Bottom Line

The suggested approach to recovering 3D shape structure from a single RGB image has several important strengths:

  • connection and symmetry relations are recovered quite accurately;
  • the overall result is sufficiently detailed;
  • the method can be useful for structure-aware image editing and structure-assisted 3D volume refinement.

However, the method fails to recover structures for object categories unseen from the training set. Moreover, it currently recovers 3D cuboids only but not the underlying part geometry, and so the roundtable appears like a square table in a recovered 3D shape structure.

Figure 5: Comparing single-view, part-based 3D shape reconstruction between our Im2Struct and two alternatives

To sum up, by combining 2 neural networks (structure masking network and structure recovery network) the researchers managed to recover faithful and detailed 3D shape structure of an object from a single 2D image, reflecting part connectivity and symmetries — something that has never been done before.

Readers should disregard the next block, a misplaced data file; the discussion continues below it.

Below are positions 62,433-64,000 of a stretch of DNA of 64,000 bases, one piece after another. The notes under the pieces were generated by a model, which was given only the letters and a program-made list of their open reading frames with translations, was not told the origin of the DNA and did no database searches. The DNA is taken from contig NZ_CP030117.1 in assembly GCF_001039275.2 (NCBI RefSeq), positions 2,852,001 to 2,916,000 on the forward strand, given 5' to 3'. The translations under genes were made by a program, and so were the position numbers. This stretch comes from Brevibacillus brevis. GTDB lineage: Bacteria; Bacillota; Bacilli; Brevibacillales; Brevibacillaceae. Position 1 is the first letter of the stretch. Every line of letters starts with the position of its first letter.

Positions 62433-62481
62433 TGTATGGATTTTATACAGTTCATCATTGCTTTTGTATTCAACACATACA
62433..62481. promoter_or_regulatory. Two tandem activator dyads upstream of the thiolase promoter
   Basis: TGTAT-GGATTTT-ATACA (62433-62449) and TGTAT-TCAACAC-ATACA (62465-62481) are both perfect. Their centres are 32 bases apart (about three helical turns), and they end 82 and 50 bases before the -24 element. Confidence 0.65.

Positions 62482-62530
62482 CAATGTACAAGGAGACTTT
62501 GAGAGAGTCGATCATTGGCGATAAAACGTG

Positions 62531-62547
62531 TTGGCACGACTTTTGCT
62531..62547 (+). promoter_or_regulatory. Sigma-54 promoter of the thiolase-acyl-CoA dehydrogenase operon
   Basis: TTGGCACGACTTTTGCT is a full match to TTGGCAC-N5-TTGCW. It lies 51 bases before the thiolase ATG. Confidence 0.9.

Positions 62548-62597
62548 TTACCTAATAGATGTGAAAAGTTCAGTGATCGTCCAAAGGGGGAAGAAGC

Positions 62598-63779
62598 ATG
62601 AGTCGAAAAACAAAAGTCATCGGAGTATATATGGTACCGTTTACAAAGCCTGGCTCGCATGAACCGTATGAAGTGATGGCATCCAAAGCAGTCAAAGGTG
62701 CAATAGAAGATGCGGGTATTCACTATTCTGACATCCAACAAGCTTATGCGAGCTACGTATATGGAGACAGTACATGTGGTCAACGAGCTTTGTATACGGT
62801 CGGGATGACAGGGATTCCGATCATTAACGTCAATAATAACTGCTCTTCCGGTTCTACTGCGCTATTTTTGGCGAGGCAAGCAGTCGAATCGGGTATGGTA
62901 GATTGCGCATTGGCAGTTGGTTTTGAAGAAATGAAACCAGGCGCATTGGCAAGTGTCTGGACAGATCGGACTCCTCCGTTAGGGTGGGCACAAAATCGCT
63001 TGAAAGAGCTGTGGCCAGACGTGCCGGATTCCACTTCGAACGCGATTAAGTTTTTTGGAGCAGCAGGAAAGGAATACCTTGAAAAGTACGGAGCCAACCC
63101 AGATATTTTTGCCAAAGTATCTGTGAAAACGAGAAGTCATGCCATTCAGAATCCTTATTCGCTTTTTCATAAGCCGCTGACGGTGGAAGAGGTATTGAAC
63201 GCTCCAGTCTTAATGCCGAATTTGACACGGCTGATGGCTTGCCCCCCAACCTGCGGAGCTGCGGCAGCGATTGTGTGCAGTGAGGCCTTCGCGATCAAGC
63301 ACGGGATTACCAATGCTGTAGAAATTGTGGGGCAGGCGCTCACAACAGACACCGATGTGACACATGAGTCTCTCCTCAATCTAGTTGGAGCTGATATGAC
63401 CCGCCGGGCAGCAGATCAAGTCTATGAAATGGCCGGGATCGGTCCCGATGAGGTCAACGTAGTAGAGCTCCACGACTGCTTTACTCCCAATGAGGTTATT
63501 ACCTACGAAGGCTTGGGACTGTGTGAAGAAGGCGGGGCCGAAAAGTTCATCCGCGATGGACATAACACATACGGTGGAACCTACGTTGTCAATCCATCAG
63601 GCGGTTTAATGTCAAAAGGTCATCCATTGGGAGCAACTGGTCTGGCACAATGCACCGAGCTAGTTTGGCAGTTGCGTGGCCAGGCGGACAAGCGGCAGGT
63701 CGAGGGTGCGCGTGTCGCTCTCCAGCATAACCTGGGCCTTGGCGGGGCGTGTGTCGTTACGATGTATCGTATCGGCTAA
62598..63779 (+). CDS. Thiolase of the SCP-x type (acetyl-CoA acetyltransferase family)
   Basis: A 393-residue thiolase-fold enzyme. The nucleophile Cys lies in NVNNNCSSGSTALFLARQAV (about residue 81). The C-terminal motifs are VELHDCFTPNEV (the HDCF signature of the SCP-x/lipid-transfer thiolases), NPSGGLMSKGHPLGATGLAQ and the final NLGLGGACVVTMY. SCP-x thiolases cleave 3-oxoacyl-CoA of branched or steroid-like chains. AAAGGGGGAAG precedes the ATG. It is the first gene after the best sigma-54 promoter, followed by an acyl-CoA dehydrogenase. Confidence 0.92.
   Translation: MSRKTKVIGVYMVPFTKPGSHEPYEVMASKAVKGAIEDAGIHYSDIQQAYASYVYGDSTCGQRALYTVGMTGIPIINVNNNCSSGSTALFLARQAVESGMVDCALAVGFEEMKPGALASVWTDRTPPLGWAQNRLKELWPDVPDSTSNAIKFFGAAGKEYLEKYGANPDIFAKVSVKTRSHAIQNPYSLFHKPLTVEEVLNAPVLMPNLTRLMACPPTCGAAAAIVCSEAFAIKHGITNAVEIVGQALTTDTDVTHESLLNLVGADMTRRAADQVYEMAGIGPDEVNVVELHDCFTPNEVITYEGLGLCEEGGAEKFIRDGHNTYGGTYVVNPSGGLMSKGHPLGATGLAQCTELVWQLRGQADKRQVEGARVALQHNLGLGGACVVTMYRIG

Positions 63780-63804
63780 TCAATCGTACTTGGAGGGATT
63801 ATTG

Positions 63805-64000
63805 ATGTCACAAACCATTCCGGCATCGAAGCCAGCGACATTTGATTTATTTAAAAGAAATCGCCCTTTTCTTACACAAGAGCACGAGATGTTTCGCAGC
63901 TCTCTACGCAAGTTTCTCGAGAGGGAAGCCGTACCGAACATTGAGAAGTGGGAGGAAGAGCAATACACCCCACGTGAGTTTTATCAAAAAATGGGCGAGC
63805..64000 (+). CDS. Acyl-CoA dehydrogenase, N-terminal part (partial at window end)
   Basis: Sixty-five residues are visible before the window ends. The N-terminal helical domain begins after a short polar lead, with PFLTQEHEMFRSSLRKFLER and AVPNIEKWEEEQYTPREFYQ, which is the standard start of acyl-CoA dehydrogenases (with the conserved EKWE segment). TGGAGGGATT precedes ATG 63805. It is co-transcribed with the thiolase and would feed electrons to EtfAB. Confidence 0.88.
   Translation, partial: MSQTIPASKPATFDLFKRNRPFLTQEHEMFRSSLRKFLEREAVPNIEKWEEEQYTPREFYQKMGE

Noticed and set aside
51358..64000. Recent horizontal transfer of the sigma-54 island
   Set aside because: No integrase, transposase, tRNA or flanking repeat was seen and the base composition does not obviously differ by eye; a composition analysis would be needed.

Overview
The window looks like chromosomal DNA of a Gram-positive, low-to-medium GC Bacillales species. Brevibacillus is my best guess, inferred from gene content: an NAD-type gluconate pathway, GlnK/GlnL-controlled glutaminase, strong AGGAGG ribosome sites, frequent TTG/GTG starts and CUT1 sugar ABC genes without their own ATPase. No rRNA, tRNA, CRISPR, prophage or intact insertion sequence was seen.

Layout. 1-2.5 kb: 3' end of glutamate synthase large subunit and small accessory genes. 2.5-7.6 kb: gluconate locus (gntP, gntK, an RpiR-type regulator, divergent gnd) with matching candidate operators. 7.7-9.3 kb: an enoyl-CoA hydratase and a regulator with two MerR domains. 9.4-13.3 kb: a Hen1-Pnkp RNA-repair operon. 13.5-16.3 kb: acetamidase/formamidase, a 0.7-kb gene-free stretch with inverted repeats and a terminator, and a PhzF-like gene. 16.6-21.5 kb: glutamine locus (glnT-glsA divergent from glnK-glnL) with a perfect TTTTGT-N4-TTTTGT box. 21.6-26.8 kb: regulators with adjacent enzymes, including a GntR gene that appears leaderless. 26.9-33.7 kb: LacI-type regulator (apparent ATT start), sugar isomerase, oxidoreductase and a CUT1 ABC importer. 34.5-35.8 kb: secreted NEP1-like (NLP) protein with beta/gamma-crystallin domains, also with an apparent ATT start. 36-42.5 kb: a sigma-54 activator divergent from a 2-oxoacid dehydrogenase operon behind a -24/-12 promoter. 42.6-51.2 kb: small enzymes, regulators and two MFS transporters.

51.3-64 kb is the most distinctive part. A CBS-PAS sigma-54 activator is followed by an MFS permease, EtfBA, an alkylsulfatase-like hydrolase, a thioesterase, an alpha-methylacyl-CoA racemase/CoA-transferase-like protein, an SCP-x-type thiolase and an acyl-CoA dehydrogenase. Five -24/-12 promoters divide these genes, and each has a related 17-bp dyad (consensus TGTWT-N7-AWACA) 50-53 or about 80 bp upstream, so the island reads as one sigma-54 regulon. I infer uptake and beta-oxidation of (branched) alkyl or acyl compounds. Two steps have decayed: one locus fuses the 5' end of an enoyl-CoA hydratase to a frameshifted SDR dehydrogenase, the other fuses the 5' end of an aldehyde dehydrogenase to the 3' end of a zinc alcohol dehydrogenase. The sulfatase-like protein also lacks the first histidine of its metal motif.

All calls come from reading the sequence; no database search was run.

The main job was done by the second network (namely, reflecting part connectivity and symmetries) while combining it with the structure masking network allowed for more accurate results in general. From this point of view, we may say that structure recovery network, and, in particular, structure decoding part of this network is a key component of this research.

Image Editing Becomes Easy with Semantically Meaningful Objects Generated

3 July 2018
semantic soft segmentation

Image Editing Becomes Easy with Semantically Meaningful Objects Generated

Image editing and compositing could be a fascinating creative process unless you need to spend most of your time on the tedious task of object selection. The process becomes even…

Image editing and compositing could be a fascinating creative process unless you need to spend most of your time on the tedious task of object selection. The process becomes even more time-consuming when some fuzzy boundaries and transparency are involved. Existing tools such as the magnetic lasso and the magic wand exploit only low-level cues and produce binary selections that need further refinement by the virtual artist to account for soft boundaries.

In this article, we are going to discover how neural networks may assist with this challenging task and create a set of layers that correspond to semantically meaningful regions with accurate soft transitions between different objects.

Suggested Approach